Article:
Peering into the Mind of God: Are we built to venture beyond the Heliosphere? With a look at the physics of 0.71c

The following story was written by Dan Teodor, originally for use here on the ISA website.  It's a bit outside our pure informational fare so I'm posting it as a blog entry for Dan.  It is amusing, but also has good information about some of the physics involved in interstellar travel and survival in space.  Dan has also posted this on his oil & gas investing blog, since we were slow to put it on here.  Enjoy! - and check out his blog at  - garyb

Peering into the Mind of God:

Are we built to venture beyond the Heliosphere?

An essay by Dan Teodor



So, on exhibit, we have a rough seven billion hairless upright apes scampering around somewhat aimlessly on a random rock, mostly covered by dihydrogen oxide enveloped in a thin cocoon of nitrogen, feeding on energy spewed out into the cosmos by a middle-aged, mid-sized, unexceptional star. Looking more closely at these ungainly apes, the observer realizes they are absolutely unfit for the cosmic environment: They consume fully one-third of their energy intake doing nothing but feeding their enormous brains, they can only store enough energy to feed those brains for one solar day and, therefore, they must constantly gorge themselves non-stop on complex hydrocarbons just to stay alive. Beyond this, things get even worse because in their natural silly hairless state, they wither away at temperatures below 283°K or above 311°K and would die within a tiny fraction of a solar day without continuous access to van der Waals paired (i.e. warm porridge-like unexcited low-energy state) free oxygen. Now, dear reader, I know you’re smirking inwardly because such a hypothetical lifeform wouldn’t last for very long in this galaxy of ours and therefore is either a complete fabrication of this author’s imagination or was wiped out eons ago, if it ever existed. However, let’s just assume, for the sake of this discussion, that, once upon a time, such a ridiculous thing could have existed. Let’s call these sad and unlikely creatures ‘helios’.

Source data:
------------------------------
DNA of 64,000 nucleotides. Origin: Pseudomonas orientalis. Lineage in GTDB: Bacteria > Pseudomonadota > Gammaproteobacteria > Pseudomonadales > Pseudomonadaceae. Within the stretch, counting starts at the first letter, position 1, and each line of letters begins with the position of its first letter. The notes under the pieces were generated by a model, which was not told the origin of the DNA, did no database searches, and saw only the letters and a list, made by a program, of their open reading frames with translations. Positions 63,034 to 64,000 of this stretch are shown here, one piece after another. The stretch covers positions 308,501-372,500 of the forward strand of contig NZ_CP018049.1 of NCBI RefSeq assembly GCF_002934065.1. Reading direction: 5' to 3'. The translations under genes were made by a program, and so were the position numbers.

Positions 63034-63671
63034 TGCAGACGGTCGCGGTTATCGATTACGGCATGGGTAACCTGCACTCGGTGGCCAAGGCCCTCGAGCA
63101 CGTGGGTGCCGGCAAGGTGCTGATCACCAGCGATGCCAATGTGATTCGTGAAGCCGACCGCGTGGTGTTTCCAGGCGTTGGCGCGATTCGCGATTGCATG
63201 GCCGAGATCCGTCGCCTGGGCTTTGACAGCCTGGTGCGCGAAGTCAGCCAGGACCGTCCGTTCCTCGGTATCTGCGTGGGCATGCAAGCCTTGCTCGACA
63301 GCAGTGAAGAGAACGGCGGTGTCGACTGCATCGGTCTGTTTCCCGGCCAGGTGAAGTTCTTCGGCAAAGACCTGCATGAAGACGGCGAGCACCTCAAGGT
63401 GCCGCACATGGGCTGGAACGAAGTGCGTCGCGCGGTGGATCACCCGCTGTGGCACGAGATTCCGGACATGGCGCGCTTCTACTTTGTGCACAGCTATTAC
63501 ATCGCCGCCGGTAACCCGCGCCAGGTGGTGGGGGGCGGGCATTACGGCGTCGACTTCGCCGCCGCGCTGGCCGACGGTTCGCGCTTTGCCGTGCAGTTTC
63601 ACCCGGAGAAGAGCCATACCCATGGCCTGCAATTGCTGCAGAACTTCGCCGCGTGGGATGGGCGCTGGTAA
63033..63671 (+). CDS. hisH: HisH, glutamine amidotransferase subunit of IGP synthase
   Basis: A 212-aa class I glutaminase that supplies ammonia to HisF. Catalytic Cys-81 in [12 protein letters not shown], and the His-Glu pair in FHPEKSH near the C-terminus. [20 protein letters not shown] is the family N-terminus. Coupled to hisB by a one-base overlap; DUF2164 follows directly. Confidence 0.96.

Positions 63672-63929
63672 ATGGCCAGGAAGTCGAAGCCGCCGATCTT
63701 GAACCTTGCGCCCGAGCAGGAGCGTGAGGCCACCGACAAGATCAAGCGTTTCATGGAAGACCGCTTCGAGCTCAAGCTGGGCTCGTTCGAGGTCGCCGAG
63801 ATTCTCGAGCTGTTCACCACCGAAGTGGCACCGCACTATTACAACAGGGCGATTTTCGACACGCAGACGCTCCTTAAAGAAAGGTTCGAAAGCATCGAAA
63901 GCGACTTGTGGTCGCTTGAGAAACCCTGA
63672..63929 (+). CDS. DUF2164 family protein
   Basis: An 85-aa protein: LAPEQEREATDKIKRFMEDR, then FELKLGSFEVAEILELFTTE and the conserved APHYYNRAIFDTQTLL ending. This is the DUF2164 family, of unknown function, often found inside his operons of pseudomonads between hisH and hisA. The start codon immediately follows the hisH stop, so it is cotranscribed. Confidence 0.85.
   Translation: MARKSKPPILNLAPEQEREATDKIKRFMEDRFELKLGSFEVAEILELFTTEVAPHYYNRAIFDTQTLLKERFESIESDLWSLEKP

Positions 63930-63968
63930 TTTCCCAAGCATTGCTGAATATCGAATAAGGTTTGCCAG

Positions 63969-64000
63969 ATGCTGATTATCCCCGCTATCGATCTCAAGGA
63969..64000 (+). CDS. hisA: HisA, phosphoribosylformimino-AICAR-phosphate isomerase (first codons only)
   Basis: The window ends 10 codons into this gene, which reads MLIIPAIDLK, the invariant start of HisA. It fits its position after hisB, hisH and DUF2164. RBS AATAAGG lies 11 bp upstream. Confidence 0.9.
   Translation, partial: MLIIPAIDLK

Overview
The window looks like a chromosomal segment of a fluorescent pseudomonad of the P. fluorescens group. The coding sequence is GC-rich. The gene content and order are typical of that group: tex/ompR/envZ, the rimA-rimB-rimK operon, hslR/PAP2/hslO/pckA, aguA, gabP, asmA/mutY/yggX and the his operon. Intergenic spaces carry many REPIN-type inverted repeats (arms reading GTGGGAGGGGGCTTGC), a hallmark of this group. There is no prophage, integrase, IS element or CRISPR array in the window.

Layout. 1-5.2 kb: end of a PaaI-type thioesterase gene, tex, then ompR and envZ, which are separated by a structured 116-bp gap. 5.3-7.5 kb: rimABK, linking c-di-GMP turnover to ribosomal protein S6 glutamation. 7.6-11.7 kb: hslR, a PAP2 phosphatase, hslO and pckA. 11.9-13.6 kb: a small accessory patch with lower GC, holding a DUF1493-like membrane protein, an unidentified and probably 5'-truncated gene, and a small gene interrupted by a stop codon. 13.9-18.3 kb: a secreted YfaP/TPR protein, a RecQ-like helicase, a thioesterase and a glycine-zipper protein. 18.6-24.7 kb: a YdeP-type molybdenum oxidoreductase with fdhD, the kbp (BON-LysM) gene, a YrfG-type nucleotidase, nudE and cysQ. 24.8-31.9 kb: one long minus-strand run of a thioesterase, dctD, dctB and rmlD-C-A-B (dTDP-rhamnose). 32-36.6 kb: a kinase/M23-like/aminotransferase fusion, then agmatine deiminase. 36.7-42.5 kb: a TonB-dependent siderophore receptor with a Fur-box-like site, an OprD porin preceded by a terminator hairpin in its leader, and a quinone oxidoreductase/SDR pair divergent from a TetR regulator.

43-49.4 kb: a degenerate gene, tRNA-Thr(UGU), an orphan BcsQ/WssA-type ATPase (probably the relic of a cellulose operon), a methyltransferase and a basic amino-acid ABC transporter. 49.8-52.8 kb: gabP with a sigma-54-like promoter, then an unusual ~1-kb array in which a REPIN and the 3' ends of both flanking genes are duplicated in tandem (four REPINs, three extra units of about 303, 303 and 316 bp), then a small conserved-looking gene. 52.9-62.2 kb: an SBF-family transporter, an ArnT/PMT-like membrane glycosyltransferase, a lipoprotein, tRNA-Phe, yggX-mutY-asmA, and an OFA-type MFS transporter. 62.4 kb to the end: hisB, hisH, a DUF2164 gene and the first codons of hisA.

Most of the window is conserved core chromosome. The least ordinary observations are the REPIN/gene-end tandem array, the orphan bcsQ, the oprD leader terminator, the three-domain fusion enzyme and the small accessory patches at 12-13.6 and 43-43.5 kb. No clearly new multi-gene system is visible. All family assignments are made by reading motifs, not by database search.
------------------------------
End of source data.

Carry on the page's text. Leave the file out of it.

We’re going to explore the likelihood of whether these helios are in a position to ever venture beyond the confines of their star’s sphere before a billion of their years pass by and their star engulfs them in its collapse.


The Environment

These helios evolved in a gravity well on a middling size rock of about 6×1024kg with a silicate outer shell and a molten nickel-iron core, dragged into it at a rough constant 10m/sec2. They live in a hydrocarbon soup, constantly renewed by the energy from their star that happens to be held together by hybridizing covalent bonds – a constant and abundant source of chemical energy for them. These helios are so tiny and insignificant that you could fly right by that rock and never know they completely infested every corner of it, had you not read this.